Option-Click AirPort Menu for Network Details
If you hold down the Option key while clicking the AirPort menu in Mac OS X 10.5 Leopard, you'll see not just the names of nearby Wi-Fi networks, but additional details about the selected network. Details include the MAC address of the network, the channel used by the base station, the signal strength (a negative number; the closer to zero it is, the stronger the signal), and the transmit rate in megabits per second showing actual network throughput. If you hover the cursor over the name of a network to which you're not connected, a little yellow pop-up shows the signal strength and type of encryption.
This week's late breaking news comes in the form of yet another ugly virus (INIT-29-B). We also share comments about hard drive reliability, muse further on the state of mergers in the Macintosh world, and take a look at the perceived lack of women programmers in programming-based discussions online.
I'm extremely pleased to announce that Tonya has resigned from her position at Microsoft to devote more time to TidBITS and other projects, including books and Internet adventuresShow full article
IBM and Motorola have announced a 100 MHz version of the PowerPC 601 chip that is the current mainstay of the Power Macintosh line. The added speed over the existing 80 MHz chip will no doubt be welcome if Apple decides to use it, perhaps late this year, but we can't help but think that the announcement is merely the latest salvo in the "Mine is bigger than yours" marketing war between Motorola and Intel. Show full article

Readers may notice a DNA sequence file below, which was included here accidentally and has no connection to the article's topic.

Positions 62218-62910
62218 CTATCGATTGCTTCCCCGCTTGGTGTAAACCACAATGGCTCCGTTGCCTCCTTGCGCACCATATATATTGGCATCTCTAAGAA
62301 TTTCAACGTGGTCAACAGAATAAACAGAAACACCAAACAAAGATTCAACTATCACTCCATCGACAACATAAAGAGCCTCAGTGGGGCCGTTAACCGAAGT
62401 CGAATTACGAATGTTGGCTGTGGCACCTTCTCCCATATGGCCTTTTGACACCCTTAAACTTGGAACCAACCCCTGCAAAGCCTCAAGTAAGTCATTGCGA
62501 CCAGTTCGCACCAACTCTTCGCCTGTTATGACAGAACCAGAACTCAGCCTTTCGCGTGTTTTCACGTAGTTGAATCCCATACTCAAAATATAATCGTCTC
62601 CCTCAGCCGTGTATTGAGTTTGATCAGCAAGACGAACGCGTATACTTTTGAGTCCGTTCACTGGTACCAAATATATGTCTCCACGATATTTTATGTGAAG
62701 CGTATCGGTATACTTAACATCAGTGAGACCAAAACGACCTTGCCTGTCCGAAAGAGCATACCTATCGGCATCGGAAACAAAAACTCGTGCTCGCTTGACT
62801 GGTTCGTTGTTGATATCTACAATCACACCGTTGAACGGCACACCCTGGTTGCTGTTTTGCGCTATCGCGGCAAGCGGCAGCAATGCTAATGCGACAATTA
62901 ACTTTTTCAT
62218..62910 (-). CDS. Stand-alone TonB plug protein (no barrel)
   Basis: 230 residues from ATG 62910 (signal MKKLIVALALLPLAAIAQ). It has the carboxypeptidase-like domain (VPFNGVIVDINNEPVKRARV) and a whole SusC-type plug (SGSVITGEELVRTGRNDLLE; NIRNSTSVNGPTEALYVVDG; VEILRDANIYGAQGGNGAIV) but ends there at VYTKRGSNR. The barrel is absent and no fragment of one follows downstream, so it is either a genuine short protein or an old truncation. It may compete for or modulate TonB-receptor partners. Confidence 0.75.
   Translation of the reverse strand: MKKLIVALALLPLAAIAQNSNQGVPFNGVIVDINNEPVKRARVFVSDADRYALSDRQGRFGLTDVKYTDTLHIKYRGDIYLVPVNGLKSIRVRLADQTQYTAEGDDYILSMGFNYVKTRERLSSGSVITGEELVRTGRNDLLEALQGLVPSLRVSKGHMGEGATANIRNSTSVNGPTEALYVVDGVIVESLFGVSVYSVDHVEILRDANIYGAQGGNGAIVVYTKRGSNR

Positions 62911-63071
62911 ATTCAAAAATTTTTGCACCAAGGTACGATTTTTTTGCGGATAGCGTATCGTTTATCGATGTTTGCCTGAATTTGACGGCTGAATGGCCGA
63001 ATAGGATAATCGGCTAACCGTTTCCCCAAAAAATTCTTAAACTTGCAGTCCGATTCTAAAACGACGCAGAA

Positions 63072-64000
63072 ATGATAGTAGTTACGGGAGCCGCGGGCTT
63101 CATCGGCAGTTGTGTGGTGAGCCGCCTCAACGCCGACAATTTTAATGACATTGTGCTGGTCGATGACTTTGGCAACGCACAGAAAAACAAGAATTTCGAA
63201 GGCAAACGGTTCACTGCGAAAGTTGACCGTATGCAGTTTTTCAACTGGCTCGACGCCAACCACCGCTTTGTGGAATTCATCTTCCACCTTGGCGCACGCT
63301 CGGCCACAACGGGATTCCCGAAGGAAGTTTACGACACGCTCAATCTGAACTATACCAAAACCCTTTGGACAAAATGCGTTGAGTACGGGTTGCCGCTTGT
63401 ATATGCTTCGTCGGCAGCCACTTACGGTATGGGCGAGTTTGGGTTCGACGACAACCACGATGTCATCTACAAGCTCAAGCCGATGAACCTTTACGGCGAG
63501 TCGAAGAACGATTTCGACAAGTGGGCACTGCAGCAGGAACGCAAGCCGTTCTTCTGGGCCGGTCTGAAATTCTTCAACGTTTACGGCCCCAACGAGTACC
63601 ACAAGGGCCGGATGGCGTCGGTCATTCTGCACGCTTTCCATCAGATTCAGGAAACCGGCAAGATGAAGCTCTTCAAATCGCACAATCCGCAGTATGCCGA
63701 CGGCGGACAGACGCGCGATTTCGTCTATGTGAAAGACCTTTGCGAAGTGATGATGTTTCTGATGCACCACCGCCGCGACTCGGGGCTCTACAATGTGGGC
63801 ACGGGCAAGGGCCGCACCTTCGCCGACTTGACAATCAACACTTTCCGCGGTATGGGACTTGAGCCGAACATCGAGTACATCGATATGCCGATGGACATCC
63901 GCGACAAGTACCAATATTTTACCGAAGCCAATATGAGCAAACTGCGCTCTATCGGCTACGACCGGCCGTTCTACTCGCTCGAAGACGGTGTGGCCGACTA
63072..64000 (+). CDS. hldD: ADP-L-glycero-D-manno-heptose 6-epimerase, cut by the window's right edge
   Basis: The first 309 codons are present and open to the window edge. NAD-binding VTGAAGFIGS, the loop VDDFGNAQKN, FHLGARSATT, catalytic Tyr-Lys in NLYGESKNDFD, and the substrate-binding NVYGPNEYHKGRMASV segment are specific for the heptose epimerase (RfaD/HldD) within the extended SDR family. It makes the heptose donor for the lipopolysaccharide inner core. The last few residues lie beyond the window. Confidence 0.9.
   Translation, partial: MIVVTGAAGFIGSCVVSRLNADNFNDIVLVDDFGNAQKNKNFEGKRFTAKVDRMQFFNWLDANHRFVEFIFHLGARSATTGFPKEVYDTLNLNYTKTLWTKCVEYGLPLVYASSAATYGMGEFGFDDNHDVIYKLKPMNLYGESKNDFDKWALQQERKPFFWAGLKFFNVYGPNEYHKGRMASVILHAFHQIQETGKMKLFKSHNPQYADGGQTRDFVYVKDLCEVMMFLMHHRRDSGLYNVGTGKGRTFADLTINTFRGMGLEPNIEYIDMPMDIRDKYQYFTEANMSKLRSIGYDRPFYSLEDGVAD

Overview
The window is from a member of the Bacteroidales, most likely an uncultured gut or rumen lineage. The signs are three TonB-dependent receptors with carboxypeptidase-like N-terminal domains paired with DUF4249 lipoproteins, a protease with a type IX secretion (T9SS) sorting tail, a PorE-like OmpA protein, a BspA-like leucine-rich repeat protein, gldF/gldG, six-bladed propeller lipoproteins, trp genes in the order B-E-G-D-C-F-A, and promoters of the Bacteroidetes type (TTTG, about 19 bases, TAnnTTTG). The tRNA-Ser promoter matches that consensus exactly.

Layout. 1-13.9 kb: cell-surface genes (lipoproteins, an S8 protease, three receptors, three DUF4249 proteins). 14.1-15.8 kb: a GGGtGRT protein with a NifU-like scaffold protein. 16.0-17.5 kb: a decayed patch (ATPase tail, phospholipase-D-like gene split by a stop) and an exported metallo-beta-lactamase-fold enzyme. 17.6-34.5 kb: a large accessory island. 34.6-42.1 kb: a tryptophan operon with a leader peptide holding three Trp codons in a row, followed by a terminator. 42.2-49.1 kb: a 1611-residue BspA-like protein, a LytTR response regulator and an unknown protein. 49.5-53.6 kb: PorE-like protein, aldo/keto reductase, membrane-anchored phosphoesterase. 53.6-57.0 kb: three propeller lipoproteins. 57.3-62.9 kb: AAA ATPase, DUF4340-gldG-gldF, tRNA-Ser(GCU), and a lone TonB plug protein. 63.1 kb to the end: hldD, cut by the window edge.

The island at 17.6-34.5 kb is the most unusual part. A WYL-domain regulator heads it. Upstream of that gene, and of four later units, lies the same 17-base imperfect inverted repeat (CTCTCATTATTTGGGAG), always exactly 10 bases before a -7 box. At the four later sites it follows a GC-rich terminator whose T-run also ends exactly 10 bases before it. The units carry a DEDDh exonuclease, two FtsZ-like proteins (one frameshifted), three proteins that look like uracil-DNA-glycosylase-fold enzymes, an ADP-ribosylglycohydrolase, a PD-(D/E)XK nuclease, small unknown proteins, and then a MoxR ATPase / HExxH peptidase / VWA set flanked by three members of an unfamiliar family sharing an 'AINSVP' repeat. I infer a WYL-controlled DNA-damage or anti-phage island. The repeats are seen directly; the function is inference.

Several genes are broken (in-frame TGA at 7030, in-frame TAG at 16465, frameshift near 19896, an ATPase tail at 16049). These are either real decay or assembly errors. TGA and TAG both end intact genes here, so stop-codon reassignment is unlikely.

Rick Holzgrafe notes that we implied last issue that the Drag Manager's functionality (dragging text to the desktop to create a "scrap" file, for instance) will appear "automagically" in existing applicationsShow full article
Paul Westbrook and others tell us that Applied Engineering has gone out of business. It appears that a slow market for accelerators was the death knell for the fifteen-year-old company. Show full article
PC Pursuit long distance services from Sprint were discontinued as of 01-Apr-94 (no April fooling). The services provided fixed rate charges on long-distance calls, offering a useful way to regularly dial long distance to online sourcesShow full article
A number of people disagreed with my statement about all hard drives being approximately equal in reliability. I based that statement on my experience and on the fact that when I looked at the MTBF (Mean Time Between Failure) ratings for modern drives, all stood between 150,000 hours and 500,000 hours - 17 to 57 years of non-stop service between failuresShow full article
A variant of the INIT-29 virus was recently discovered, according to an announcement from Professor Gene Spafford at Purdue. The new virus strain, dubbed INIT-29-B, behaves similarly to the original INIT-29, which appeared in late 1988Show full article
Our articles on the recent corporate acquisitions and mergers generated numerous comments and a great deal of discussion. writes: I'm sure you will receive various messages commenting on your comments on monopoly in the computer arena and wishing for a model more like that of the entertainment (movie) businessShow full article
Those of you who read about the Apple/IBM alliance in detail no doubt remember that then-CEO John Sculley proposed that IBM buy Apple outright at one pointShow full article
This article takes a look at the apparent paucity of female programmers participating in technical computing areas online. We know that women do program on the Macintosh, and some suggest that despite traditional role models and some arguable odds against the possibility for success, women always have numbered among the most brilliant computer analysts, designers, engineers, and authorsShow full article